Automakers need to build responsible EV ecosystem
Electric vehicle (EV) is the future of global automotive industry. And India is no exception. In a very short span of time, EV adoption in the country has been very encouraging.
Electric vehicle (EV) is the future of global automotive industry. And India is no exception. In a very short span of time, EV adoption in the country has been very encouraging. The number of electric vehicles sold in FY22 stood at 4,19,812 as compared to 1,34,853 in FY21. According to consulting firm RBSA Advisors, India's electric vehicle (EV) market is expected to grow at a compounded annual growth rate (CAGR) of 90 per cent to reach $150 billion by 2030. Given the penetration rate of around 1.3 per cent of total vehicle sales in India, opportunities thrown are huge in this segment.
There are reasons for which EVs are the future of global mobility. Firstly, given the carbon footprint reduction targets of the nations, EVs contribute immensely in achieving these goals. Secondly, these are less expensive to operate, require less maintenance, and are better for the environment than their internal combustion engine equivalents (ICEs). Notably, India's shift to shared, electric and connected mobility could help the country save nearly one giga-tonne of carbon dioxide emissions by 2030, reports suggest. So, the rationale for this shift is very strong.
Against this backdrop, the Government of India has come up with a slew of incentives to promote EV adoption in the country. The ecosystem- be it manufacturing or development of accessories and supportive infrastructure- has been well-supported by the government. Manufacturing of hybrid and electric vehicles (FAME)-II scheme, as well as different tax breaks provided under state EV policies are the steps in the right direction. So, when the incentives are in place and a host of startups and large automotive players are investing heavily into this segment, catching of fire of electric two-wheelers can create growth bumps in India's ever-growing EV story. Therefore, all stakeholders have to work seamlessly to restrict repetition of such incidents.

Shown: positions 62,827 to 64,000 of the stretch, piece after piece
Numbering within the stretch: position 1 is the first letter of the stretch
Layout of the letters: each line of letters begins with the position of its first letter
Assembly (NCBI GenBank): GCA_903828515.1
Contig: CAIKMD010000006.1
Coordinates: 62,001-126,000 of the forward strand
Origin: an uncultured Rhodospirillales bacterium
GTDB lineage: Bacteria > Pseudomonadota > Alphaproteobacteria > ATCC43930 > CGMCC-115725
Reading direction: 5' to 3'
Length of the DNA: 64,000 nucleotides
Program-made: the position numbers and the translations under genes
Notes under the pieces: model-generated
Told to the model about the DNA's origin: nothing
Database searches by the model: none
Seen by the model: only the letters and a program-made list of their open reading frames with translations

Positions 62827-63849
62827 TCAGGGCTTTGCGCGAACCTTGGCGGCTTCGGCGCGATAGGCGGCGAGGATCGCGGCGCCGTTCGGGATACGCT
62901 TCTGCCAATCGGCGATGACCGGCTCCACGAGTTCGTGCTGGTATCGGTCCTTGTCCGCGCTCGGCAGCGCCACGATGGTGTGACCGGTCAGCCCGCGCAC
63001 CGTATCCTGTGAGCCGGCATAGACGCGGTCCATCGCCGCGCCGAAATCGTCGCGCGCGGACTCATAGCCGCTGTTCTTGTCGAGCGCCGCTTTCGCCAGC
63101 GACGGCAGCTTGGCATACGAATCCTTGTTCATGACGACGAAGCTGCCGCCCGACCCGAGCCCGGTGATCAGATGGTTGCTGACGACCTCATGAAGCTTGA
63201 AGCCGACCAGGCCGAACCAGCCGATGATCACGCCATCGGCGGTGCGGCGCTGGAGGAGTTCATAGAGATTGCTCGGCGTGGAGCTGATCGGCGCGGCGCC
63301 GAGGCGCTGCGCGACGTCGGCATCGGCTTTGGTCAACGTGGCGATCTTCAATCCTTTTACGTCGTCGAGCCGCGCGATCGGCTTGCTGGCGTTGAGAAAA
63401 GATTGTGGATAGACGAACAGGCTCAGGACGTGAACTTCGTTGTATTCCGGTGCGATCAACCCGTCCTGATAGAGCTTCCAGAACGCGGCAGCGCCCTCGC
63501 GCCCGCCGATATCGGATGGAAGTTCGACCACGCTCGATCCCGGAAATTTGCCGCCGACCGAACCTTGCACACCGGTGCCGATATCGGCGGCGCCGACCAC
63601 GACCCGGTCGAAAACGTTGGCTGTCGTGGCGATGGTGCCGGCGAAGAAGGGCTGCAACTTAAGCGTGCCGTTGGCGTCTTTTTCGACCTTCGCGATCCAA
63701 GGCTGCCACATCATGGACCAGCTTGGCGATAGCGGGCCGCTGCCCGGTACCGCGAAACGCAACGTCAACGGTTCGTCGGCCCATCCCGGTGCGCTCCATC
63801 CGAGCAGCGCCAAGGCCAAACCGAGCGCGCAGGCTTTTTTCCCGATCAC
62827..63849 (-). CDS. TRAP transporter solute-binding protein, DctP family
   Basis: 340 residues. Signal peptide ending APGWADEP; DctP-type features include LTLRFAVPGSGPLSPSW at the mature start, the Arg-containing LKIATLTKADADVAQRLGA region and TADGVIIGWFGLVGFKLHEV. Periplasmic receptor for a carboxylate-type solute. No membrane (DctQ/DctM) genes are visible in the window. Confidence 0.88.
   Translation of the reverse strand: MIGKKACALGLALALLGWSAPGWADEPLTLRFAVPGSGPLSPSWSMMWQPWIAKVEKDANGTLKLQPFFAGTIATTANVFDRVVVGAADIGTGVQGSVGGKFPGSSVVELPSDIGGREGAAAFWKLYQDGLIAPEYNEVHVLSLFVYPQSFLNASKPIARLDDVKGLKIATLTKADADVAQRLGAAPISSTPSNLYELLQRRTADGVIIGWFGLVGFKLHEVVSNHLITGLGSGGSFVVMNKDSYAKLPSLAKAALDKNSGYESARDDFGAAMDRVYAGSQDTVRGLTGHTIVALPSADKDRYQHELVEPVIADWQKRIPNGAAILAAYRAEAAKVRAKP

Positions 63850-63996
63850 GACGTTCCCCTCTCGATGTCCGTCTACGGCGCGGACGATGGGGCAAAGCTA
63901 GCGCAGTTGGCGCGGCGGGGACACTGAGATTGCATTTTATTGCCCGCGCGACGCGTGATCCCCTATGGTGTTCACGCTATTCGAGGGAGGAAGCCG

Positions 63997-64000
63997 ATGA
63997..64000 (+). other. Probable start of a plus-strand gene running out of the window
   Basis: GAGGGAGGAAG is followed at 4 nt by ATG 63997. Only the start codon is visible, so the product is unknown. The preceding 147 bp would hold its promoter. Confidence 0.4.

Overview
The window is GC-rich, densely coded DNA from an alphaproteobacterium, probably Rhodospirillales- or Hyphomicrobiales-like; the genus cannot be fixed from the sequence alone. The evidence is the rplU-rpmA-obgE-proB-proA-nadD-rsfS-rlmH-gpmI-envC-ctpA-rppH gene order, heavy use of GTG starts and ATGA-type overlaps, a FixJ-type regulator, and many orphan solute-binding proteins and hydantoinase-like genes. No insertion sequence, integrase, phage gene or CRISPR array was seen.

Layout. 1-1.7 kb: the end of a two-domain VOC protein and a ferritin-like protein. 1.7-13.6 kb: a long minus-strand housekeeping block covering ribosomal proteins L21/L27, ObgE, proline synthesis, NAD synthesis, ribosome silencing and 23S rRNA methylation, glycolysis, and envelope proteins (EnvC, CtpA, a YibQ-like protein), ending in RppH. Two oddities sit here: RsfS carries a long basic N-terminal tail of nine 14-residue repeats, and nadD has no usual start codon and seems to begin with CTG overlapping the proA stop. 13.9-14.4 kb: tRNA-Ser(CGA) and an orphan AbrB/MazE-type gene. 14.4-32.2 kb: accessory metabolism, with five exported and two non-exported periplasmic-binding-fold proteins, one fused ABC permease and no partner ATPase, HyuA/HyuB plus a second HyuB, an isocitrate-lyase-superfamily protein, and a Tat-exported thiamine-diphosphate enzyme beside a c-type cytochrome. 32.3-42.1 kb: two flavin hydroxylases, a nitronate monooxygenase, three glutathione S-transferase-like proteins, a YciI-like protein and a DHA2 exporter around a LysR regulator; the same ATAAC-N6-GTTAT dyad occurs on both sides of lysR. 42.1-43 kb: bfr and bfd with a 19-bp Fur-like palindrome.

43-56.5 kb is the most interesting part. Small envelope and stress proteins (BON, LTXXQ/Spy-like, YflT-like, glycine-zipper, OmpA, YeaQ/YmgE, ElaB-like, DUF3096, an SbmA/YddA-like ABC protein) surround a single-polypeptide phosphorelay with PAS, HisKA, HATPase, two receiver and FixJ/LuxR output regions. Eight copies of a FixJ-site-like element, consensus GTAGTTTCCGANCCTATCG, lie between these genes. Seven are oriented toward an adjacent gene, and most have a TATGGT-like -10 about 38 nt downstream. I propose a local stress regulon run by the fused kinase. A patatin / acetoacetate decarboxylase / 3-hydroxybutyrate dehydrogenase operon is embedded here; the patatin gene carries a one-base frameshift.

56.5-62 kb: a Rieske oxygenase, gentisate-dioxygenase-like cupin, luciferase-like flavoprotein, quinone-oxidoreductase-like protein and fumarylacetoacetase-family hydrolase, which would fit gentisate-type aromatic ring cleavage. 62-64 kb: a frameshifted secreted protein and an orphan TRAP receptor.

Initial reports suggested that faulty battery seemed to be the cause behind such incidents which had led to death and injuries of people. Surprisingly, EV scooter makers didn't recall such vehicles despite the fire incidents. Rather, the government has to step in with direction for recalling of faulty vehicles. Such instances definitely have the potential of putting a question mark on the credibility of EV players. If the general perception of general public becomes negative, no branding initiatives or government incentives can help in recovering the trust. Therefore, it is essential that the industry becomes more responsible in approaching these incidents.
Moreover, EV space requires a robust manufacturing ecosystem. From battery to accessories to charging infrastructure, all elements should be in place to make it a success story. Vigorous back testing before actual rolling out of vehicles of all components is the basic requirement that automotive players have to conduct.
There shouldn't be any hurry in rolling out a product which is half-baked or faulty in order to gain the first mover advantage. History shows that one or two product recalls can spoil the brand of the company very badly, which will take many years to recover. While India requires a strong EV ecosystem, the products should be safe, failing which the immense opportunities coming from this space will get spoiled.